Annand, William

, dean of Edinburgh in Scotland, the son of William Annand, minister of Air, in Airshire, was born in that town in 1633. Five years after, his father was obliged to quit Scotland with his family, on account of their loyalty to the king, and adherence to the episcopal government established by law in that country. In 1651, young Annand was admitted a scholar in University -college, Oxford; and though he was put under the care of a Presbyterian tutor, yet he took all occasions to be present at the sermons preached by the loyal divines in and near Oxford. In 1656, being then bachelor of arts, he received holy orders from the hands of Dr. Thomas Fulwar, bishop of Ardfert, or Kerry in Ireland; and was appointed preacher at Weston on the Green, near Bicester, in Oxfordshire; where he met with great encouragement from sir Francis Norris, lord of that manor. After he had taken his degree of M. A. he was presented to the vicarage of Leighton-Buzzard, in Bedfordshire; where he distinguished himself by his edifying manner of preaching, till 1662, when he went into Scotland, as chaplain to John earl of Middleton, the king’s high commissioner to the church of that kingdom. In the latter end of 1663, he was instituted to the Tolbooth church, at Edinburgh; and from thence was removed some years after to the Trone church of that city, which was likewise a prebend. In April 1676, he was nominated by the king to the deanery of Edinburgh; and in 1685 he commenced D. D. in the university of St. Andrews. He died June 13, 1689, and was honourably interred in the Grey-friars church at Edinburgh. As his life was pious and devout, so his sickness and death afforded great consolation to those who attended him in his last moments.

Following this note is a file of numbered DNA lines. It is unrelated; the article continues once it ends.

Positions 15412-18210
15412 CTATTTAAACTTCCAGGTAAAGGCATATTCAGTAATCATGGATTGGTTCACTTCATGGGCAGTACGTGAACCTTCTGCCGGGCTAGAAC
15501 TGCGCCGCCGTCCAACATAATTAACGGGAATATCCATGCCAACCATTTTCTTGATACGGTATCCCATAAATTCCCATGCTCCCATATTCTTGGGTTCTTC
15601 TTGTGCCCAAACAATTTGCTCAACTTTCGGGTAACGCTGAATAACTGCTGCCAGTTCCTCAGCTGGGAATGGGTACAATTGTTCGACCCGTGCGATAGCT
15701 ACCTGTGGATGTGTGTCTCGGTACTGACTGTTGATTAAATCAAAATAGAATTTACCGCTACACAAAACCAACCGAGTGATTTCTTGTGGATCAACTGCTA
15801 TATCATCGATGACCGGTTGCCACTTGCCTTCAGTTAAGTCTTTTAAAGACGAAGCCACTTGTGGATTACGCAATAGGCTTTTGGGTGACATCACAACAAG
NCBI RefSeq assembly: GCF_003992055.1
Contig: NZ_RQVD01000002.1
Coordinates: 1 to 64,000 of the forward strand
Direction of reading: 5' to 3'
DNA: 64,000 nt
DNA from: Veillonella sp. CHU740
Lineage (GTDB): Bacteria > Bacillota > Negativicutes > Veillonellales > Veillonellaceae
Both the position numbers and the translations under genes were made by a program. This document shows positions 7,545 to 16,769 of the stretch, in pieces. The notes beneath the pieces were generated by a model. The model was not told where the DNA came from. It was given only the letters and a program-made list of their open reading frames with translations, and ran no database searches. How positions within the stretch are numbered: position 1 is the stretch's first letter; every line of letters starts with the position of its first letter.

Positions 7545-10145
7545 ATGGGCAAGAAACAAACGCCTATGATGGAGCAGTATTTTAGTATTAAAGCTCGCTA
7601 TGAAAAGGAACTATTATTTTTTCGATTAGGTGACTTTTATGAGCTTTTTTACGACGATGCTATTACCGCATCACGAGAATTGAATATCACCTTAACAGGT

His works are: “Fides Catholica, or the doctrine of the Catholic church, &c.” Loud. 1661—2, 4to. “PanemQ.uoin defence of set forms and of the book of | Common-prayer,” 1661, 4to. “Pater Noster,” a treatise on the Lord’s-prayer, Lond. 1670, 8vo. “Mysterium Pietatis,” or the mystery of godliness, &c. Lond. 1672, 8vo. “Doxologia,” or the Doxology reduced to glorifying the Trinity, Lond. 1672, 8vo. “Dualitas,” a two-fold subject, on the honour, &c. of Magistracy, Edin. 1674, 4to. 1


Ath. Ox. vol. II. Biographia Britannica.